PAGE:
Corn and Cattle Prices May be on the Rise According to AgResource President Dan BasseTue, 19 Sep 2017 11:50:13 CDT
Opportunities in agriculture are starting to look up, says one AgResource market analyst.
“Well, we are not as bearish of agriculture has been over the last three or four years. Agricultural opportunities seem to be bottoming out,” said Dan Basse, president of AgResource Co. “We believe the banker is cutting back in some of his lending. But we do believe that this year's corn and soybean crop won't be as large as last year. We see the U.S. corn yield between 164, 166 bushels an acre. As maybe soybeans 47, 47 and a half and that will provide some levity. We also like the opportunity from China in beef. We think that the Chinese will be looking for beta-agonist-free beef sometime in early 2018. And that will provide an opportunity, along with strong consumer demand, domestic demand, to get some improving beef prices and cattle prices as we look forward to the first and second quarter of 2018.”
To watch a video clip featuring Dan Basse, president of AgResource Co., talk about a prediction of an upward trend in cattle and grain prices he made at the recent Feeding Quality Forum, click or tap the PLAYBOX in the window, below.
He believes drought in the Northern Plains pushed cattle placements earlier and that means lower prices in the near-term will improve into next year.
“And that combination of seasonality and fewer supply should give us a run up to maybe a 124, 128 dollars per hundredweight and then thereafter, we should start to see prices easing down. But we're going to bottom, we think, in the fourth quarter somewhere between 100 to 104,” Bass said. “So, it is a nice run to the upside as we look forward to 2018.”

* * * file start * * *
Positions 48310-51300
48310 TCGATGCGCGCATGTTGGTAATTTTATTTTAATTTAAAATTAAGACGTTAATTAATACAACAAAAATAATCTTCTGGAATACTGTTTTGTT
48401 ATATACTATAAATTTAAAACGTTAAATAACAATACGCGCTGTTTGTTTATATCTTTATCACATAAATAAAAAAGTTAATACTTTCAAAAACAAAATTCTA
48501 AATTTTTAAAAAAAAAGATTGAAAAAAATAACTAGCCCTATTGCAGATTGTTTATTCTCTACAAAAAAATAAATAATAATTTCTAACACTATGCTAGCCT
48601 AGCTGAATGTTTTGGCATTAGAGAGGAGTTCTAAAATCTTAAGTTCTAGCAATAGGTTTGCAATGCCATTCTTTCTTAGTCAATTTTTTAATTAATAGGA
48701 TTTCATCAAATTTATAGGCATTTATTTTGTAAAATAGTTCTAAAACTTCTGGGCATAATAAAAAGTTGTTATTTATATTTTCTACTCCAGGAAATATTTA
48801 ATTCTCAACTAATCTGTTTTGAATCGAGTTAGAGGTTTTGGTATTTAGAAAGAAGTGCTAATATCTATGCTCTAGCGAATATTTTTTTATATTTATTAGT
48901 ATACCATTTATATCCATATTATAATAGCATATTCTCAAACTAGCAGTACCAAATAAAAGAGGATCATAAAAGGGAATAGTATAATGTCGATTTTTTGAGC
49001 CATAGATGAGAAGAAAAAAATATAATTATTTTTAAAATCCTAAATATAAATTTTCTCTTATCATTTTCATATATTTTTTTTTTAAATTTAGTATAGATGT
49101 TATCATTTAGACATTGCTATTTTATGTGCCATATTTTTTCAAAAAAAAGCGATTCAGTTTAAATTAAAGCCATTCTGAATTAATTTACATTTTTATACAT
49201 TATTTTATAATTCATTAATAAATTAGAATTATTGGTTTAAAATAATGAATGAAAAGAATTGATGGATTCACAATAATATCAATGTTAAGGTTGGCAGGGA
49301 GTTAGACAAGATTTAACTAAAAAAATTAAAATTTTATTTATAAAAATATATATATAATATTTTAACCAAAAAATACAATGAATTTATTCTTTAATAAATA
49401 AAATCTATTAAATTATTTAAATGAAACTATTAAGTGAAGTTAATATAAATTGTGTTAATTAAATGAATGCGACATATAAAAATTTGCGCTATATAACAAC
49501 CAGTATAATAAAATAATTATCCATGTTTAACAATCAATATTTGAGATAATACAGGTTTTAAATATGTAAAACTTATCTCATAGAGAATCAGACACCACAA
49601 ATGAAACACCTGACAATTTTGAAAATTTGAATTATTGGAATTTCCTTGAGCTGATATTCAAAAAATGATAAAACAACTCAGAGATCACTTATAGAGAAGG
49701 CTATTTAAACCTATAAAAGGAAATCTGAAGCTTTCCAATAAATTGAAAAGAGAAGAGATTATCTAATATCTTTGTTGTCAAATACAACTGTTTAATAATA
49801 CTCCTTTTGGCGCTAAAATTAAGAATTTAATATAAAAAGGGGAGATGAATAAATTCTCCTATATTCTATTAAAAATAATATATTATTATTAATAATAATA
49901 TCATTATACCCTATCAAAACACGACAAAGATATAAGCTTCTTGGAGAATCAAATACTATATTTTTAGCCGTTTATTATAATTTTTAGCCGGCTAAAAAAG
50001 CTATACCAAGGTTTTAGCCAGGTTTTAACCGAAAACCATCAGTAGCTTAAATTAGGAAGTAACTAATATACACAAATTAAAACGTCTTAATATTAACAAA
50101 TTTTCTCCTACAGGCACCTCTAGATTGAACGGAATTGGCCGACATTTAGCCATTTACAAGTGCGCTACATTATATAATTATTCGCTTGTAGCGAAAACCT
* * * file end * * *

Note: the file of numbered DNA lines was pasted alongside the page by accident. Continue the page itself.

Other countries cutting back numbers, and increased domestic and export demand will also bolster prices.
“Consumers are eating more beef in this country than we've seen in an awful long time. We have to go back to 2008,” he explained. “So, increasing lower beef prices has caused the consumer to reach for supply. And we think that this is something that will continue. So, going forward strong domestic demand, better export interests, particularly from China, should give us that demand pull market as supplies tighten and we look forward.”
He advises cattle feeders to look for breaks in the market to secure feedstuffs.
“We say that because, as yields come down and farmers find out they don't have all the crop they had in years prior, that they will be stronger storers of grain. And we'll see more demand coming from China, in terms of soybeans,” Basse asserted. “So, we think the next couple of weeks are key for the U.S. feedlot industry to get some stuff priced.”
Basse says it’s not a strongly bullish market, but it’s bullish none-the-less.
Source - Certified Angus Beef
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